astrophotography, redux   Leave a comment

This time of year, M57 (the ring nebula) is advantageously located in our night sky, so this is a good opportunity to discuss astrophotography.

The basic problem to be solved is that the objects are of very low intensity and are moving. Here’s a sample image:
DSC01207

This is a 20-second exposure using our 800mm f/5.6 lens, ISO 2000. Because we know how fast the stars are (apparently) moving- 360 degrees in 24 hours- we can calculate how long the shutter could be open before this motion blur occurs. For this lens and camera (pixel size = 6 microns, but there is a Bayer filter present), the maximum shutter speed is about 1/4 second: within 1/4 second, the stars move less than a pixel. That’s suboptimal, to say the least. We could try to improve things by using a faster lens and higher sensor gain, but our setup is already close to the limit of what is commercially available.

The solution is to use a ‘tracking mount‘. There are lots of different designs, ours is a ‘German equatorial mount‘. The basic procedure is very simple- align the polar axis of the mount to the North star and turn on the motors. When aligned, The two motors correspond to declination (latitude) and right ascension (longitude). Then, the mount essentially ‘unwraps’ the Earth’s rotation, ensuring the telescope remains pointed at the same part of the night sky. This is also a 20-second exposure, but taken with the tracking mount aligned:

DSC01121

much better! The final step is to take a lot of these images and average them all together (‘image stacking’).

Naturally, life is not as simple as that. Most images look like this:
DSC01108

What’s the deal? There are lots of reasons why this image still has motion blur: vibrations, polar misalignment, gear error, etc., and it’s illuminating to calculate acceptable limits. First, let’s dispense with the pixel size issue- the sensor dimensions result in a single ‘pixel’ as being 6 microns on a side. However, in order to generate color images, a Bayer filter is placed over the pixel array, so that neighboring pixels are assigned different colors (and detect slightly different parts of the object). A detailed analysis is highly complicated- 3 independent non-commensurate samplings of the image plane- but if our image does not have features smaller than say, 12 microns (corresponding to a 2×2 pixel array), software interpolation that generates a color pixel using the neighboring elements will likely give an accurate result, and we can pretend that our sensor has 6-micron color pixels.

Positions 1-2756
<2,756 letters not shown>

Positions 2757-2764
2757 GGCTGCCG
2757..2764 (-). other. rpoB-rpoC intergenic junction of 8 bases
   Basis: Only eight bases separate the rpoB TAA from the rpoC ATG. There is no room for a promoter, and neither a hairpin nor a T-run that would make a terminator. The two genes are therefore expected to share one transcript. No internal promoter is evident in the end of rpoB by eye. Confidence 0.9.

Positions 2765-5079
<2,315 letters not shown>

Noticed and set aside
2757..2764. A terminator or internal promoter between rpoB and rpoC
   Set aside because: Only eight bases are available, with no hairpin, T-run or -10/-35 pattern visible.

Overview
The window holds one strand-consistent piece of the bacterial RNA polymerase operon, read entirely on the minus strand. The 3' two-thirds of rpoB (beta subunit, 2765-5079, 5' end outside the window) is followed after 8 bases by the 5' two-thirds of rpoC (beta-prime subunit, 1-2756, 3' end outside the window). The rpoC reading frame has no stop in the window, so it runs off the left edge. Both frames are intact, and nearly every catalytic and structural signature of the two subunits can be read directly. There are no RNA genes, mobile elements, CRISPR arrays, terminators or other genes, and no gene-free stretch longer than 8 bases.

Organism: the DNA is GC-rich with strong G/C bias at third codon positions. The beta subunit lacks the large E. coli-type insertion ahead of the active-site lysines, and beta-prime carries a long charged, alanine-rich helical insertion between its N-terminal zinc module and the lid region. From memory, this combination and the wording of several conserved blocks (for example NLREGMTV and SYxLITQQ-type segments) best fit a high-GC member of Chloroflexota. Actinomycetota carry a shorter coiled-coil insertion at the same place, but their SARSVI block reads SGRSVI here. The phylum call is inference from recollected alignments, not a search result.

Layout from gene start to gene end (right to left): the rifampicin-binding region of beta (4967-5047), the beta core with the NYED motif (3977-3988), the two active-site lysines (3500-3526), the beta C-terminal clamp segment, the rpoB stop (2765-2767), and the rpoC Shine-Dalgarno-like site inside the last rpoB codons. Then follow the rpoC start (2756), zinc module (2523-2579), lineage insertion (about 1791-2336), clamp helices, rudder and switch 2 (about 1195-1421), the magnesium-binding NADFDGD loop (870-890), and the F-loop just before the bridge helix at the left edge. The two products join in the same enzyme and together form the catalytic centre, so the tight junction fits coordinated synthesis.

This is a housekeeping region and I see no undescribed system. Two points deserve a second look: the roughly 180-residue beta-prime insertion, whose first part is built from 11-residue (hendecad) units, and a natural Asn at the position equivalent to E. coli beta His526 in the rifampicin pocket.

And in fact, examining our ‘best’ single image, stars are imaged as bright blobs of radius 3 pixels (and brighter stars appear as even bigger blobs).

Ok, so how much can the sensor move without causing motion blur? The stringent limit is that the sensor (or the image projected onto the sensor) must move less than 0.5 pixel (3 microns) during an exposure. If the lever arm of the lens is 0.5m, the allowed angular displacement is 1.2 arcsec. In terms of vibrations, this is a very stringent requirement! Similarly, we can calculate the maximum allowed polar misalignment: if the telescope pointing is allowed to drift no more than 0.5 pixel during an exposure, since each pixel subtends 1 arcsec (for diffraction-limited performance using this lens), the allowed misalignment is about 6 arcmin (http://canburytech.net/DriftAlign/DriftAlign_1.html is a good reference).

Speaking of diffraction-limited, what is the limit of our system? Each star should be imaged as a single pixel! Clearly, there is image degredation not just from movement, but from *seeing*- clear air turbulence appears as blur in long time exposures. How much degredation? Our “best” images correspond to using a lens at f/30, or an entrance pupil diameter of 27mm (instead of f/5.6, 140 mm entrance pupil diameter). The seeing conditions in Cleveland are *awful*!

So why do astrophotography? Our images are not meant to compete with ‘professional’ telescope images. It’s also a nice experience to learn about the night sky and work on our imaging technique. Here’s the result of stacking enough ‘best’ 20-second exposure images to produce a single 29 minute long exposure:

29m Composite crop

Not bad! And we can continue to improve the image- either by ‘dithering’ the individual frames to allow sub-pixel features to emerge:

29m_2x Composite (RGB)

or by deconvolving the final image, using a 3-pixel radius Gaussian blob as the point-spread function:

deconvolved 29m crop

The image improvements may not appear that significant, but as always, the rule of post-processing is *subtle* improvements- no artifacts must be introduced.

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Posted July 17, 2013 by resnicklab in Physics, pic of the moment, Science

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